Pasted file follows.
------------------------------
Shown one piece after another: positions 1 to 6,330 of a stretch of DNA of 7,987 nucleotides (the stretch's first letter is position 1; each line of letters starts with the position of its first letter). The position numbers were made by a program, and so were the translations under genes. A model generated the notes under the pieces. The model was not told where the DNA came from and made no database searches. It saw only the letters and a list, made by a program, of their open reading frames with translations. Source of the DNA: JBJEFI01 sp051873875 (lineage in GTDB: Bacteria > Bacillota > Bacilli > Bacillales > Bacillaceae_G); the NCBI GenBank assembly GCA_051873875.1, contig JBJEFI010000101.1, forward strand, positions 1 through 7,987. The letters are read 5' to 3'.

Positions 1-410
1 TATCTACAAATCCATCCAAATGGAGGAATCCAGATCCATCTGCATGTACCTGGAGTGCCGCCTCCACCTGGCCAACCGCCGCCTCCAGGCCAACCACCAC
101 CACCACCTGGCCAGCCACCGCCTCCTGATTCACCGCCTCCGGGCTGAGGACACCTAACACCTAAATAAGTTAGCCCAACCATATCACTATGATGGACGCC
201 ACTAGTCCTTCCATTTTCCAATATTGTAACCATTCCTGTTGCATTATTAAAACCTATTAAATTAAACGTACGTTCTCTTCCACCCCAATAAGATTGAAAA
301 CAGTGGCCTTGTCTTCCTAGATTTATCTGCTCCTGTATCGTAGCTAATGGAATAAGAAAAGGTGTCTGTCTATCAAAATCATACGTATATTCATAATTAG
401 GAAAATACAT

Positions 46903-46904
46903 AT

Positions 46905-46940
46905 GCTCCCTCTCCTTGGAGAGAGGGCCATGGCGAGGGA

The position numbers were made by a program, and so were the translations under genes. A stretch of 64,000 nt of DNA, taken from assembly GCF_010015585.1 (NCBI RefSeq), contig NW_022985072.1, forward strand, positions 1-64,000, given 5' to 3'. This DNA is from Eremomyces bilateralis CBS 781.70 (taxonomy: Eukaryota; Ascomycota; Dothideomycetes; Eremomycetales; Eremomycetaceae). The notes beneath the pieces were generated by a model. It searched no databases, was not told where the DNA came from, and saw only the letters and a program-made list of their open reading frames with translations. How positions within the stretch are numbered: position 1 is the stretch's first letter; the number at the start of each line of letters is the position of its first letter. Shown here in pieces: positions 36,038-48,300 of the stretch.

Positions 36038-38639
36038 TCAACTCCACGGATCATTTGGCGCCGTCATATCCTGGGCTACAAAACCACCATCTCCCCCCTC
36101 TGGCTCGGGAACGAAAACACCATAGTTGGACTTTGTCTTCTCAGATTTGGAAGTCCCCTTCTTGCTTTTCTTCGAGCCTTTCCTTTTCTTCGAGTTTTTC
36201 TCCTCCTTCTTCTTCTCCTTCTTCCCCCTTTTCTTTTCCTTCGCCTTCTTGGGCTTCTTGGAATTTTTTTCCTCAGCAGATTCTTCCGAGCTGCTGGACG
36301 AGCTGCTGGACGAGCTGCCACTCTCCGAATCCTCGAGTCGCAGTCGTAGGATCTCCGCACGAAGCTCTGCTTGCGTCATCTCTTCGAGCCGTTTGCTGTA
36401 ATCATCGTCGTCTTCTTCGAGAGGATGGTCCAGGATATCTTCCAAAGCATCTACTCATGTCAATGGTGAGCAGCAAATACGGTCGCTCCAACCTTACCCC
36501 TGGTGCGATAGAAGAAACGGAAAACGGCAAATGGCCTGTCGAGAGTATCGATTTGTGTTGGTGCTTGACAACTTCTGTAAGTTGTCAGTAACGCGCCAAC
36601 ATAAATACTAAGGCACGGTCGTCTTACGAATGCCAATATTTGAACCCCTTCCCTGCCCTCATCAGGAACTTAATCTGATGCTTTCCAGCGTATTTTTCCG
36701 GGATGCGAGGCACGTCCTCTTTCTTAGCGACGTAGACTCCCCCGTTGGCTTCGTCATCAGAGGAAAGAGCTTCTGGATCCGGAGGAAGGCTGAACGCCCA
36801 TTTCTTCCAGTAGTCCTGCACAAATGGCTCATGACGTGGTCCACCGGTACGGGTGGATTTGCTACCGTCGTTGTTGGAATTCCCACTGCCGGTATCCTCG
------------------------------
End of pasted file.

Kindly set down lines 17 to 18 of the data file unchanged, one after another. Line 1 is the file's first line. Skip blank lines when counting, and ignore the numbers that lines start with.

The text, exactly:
36301 AGCTGCTGGACGAGCTGCCACTCTCCGAATCCTCGAGTCGCAGTCGTAGGATCTCCGCACGAAGCTCTGCTTGCGTCATCTCTTCGAGCCGTTTGCTGTA
36401 ATCATCGTCGTCTTCTTCGAGAGGATGGTCCAGGATATCTTCCAAAGCATCTACTCATGTCAATGGTGAGCAGCAAATACGGTCGCTCCAACCTTACCCC